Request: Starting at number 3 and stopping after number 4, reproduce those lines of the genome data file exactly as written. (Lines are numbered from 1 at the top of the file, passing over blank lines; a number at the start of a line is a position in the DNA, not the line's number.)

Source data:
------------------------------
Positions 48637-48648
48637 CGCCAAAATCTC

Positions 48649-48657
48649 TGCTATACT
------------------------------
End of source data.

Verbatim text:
Positions 48649-48657
48649 TGCTATACT